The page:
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glasgowgenie
Starting Member

1 Posts

Posted - 04 November 2008 :  12:37:04  Show Profile
I've watched some adverts on the TV saying that the company involved can freeze interest on my debts and in some cases have the debt written off. These ads also appear in the nerwspapers and I wonder if anyone has any experience of the companies and also what options there are (if any)for debts of approximately ??32k This does not include the mortgage.

Many thanks G

Vanessa Phillips
Debt Diva Expert



464 Posts

Posted - 04 November 2008 :  22:01:47  Show Profile
Hi G, and welcome to our forum. I have read your question and will get one of my fellow Diva's to answer this as soon as possible.

Vanessa
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Melanie Giles
Debt Diva Expert



555 Posts

Posted - 05 November 2008 :  00:44:31  Show Profile
There are a couple of options available to you - namely a Trust Deed or bankruptcy proceedings. Most people prefer to try the Trust Deed route, as this leaves you a little more in control of your affairs and avoids the publicity and any perceived stigma you may feel about bankruptcy proceedings.

The best thing to do would be to have a chat with an insolvency practitioner who specialises in Scottish work. I hope that my fellow Diva, Sue Clay, will be on line tomorrow to give you more specific details.

Melanie Giles is a Licensed Insolvency Practitioner with over 23 years experience of helping people to budget more efficiently or resolving their financial difficulties. Melanie is a director of the IVA Advice Bureau, a leading provider of insolvency services with specific experience of voluntary arrangements and debt management.
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Sue Clay
Debt Diva Expert



64 Posts

Posted - 06 November 2008 :  19:51:43  Show Profile
Hi G

Welcome to the forum Glasgow Genie.

I can only assume that the ads are referring to a Trust Deed - an agreement between you and your creditors to pay back a portion of your debt over a period of (generally) 3 years. The amount that you repay, and therefore the amount that gets written off at the end of the 3 years, will depend upon how much you can realistically afford to repay over that 3 year period. If you have a regular income and/or assets that you can offer to your creditors then a Trust Deed may be an option for you. Sequestration/Bankruptcy is also an option as mentioned by my colleague Melanie and both should be explored fully - which one suits you will depend upon your individual circumstances.

I note that you have a mortage (and therefore a property) but you do not say whether there is any equity. You also do not mention whether you have any disposable income or whether you are struggling to pay your debts.

You will need an Insolvency Practitioner to deal with this on your behalf; there are many companies able to help but I would recommed that you only deal with a company that has been recommended to you or one that you have researched fully. If you would like to share some more information about your circumstances then I can chat some more with you about your particular problems.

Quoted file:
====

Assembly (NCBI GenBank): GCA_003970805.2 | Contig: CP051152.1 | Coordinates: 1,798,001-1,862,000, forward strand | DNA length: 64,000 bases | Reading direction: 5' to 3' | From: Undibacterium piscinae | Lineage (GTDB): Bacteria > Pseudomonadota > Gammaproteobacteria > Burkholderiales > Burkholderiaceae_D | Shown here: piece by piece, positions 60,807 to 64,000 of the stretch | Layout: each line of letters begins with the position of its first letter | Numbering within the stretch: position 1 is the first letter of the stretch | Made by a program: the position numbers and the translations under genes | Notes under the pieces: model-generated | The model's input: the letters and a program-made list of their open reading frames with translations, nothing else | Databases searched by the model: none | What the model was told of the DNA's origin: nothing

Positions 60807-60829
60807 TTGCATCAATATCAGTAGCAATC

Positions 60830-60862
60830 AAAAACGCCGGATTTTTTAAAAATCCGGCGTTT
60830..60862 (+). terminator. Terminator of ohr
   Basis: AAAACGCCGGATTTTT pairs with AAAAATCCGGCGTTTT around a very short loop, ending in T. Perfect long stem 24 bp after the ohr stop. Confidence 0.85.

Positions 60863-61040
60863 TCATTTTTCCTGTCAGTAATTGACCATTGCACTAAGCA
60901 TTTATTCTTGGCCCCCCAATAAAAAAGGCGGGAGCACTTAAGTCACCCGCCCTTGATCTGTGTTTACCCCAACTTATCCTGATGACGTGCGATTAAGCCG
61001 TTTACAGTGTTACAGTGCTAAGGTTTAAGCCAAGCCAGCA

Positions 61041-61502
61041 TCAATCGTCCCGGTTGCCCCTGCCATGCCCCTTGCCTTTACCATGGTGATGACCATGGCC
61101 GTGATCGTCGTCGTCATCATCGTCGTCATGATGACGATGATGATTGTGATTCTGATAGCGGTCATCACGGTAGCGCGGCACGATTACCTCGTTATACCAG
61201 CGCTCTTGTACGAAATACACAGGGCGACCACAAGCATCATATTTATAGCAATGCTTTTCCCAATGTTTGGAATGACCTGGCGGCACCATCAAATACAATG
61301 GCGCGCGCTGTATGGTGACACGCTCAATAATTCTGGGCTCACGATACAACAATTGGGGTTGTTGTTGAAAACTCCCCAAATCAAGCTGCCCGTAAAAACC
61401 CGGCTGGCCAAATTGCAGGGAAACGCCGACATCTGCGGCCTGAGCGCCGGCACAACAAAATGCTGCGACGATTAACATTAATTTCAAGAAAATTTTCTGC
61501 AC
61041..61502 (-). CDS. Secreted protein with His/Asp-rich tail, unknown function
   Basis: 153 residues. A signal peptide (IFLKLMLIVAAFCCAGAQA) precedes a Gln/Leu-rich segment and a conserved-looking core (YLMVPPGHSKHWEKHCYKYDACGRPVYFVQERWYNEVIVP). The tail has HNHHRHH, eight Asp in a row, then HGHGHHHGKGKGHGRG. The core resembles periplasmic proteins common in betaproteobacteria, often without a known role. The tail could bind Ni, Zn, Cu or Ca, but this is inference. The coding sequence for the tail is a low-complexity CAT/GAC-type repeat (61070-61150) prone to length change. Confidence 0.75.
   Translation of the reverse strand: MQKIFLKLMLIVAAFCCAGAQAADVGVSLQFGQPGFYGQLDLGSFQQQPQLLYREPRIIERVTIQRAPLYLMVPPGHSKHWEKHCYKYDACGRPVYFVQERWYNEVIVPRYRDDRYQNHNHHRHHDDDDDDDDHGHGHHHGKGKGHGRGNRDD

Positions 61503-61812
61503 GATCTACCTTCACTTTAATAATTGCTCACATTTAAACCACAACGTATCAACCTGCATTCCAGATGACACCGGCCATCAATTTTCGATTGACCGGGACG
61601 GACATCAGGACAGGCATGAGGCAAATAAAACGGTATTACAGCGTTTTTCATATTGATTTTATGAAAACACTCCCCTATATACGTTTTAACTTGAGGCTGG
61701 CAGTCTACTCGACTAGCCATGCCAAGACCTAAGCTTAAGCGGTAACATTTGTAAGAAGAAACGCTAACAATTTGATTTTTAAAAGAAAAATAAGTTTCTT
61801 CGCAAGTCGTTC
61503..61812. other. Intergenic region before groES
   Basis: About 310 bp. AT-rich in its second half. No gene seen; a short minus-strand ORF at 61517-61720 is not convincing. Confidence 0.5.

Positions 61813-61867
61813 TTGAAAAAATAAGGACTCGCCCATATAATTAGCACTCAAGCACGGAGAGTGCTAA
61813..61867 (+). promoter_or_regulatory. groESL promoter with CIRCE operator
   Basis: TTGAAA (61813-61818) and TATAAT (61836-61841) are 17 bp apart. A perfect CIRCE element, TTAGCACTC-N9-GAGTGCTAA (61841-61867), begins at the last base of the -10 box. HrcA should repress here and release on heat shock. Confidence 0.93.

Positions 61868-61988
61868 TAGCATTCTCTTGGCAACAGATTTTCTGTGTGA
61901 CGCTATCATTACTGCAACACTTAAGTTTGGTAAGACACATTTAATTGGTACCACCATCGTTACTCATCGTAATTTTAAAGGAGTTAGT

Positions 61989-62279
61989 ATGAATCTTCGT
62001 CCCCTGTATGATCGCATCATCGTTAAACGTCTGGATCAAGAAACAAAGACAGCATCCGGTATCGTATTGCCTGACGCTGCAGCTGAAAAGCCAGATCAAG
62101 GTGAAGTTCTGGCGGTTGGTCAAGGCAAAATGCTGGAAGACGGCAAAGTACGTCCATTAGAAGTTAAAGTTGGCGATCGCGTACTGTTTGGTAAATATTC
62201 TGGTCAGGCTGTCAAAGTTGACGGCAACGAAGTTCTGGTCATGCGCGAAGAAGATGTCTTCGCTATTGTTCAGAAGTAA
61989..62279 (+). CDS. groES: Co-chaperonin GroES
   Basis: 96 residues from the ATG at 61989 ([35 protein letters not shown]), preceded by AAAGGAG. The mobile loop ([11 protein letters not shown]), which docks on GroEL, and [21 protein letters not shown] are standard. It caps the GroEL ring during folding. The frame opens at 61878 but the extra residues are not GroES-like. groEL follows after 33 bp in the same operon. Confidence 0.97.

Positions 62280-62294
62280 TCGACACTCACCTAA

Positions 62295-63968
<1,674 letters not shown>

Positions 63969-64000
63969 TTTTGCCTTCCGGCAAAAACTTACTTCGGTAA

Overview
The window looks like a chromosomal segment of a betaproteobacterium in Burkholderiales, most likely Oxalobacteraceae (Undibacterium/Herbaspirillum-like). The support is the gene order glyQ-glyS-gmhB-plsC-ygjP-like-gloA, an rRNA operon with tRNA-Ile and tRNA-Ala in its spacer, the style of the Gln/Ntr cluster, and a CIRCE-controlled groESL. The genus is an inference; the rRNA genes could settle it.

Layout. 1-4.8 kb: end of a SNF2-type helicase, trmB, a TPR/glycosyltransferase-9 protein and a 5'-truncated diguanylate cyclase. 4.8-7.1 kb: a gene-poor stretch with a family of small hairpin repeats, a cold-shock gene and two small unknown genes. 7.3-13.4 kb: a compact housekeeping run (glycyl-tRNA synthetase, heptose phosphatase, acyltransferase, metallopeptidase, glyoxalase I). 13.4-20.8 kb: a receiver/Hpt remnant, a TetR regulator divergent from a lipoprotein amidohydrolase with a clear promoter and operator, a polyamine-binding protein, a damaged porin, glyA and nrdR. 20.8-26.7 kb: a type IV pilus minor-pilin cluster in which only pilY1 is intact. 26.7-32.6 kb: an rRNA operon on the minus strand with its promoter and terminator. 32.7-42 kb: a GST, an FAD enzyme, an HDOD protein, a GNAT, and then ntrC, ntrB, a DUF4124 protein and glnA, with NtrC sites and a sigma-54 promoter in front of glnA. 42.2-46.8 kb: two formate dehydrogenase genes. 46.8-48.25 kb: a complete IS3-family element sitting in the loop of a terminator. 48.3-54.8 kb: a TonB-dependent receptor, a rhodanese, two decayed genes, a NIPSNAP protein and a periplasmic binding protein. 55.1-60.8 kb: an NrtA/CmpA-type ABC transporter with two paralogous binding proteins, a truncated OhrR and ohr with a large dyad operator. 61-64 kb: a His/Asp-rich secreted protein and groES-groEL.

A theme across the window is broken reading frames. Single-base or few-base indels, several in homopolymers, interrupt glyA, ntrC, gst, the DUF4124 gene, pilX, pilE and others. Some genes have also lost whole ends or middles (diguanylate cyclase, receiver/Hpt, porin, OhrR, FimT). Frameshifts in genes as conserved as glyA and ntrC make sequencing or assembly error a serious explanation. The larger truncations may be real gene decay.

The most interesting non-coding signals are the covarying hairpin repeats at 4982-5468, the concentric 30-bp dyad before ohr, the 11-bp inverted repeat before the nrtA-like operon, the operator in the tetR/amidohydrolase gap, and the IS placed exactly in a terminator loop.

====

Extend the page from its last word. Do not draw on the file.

Regards

Susan Clay
Licensed Insolvency Practitioner with over 24 years experience of delivering solutions to people and business
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Antonia
New Member



21 Posts

Posted - 06 November 2008 :  19:55:46  Show Profile
Why are there different rules for Scotland Sue? Surely we are all part of the same country, and it seems a bit unfair that I have to pay for five years, when someone living in Glasgow can get away with three. Is it the same in Wales and Ireland as well?
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Melanie Giles
Debt Diva Expert



555 Posts

Posted - 06 November 2008 :  21:40:41  Show Profile
I think that Scotland have always been different - and I will let Sue answer the reasons why - but the law in Wales and Northern Ireland is the same as in England. Southern Ireland does not have IVAs at all - and it still takes 12 years to get discharged from bankruptcy down there.

Melanie Giles is a Licensed Insolvency Practitioner with over 23 years experience of helping people to budget more efficiently or resolving their financial difficulties. Melanie is a director of the IVA Advice Bureau, a leading provider of insolvency services with specific experience of voluntary arrangements, debt management and bankruptcy assistance.
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Sue Clay
Debt Diva Expert



64 Posts

Posted - 12 November 2008 :  23:04:31  Show Profile
The law is different in Scotland although recent changes in legislation has bridged the gap between Scottish bankruptcy and Bankruptcy and E&W. The Scottish rules are now more aligned with E&W.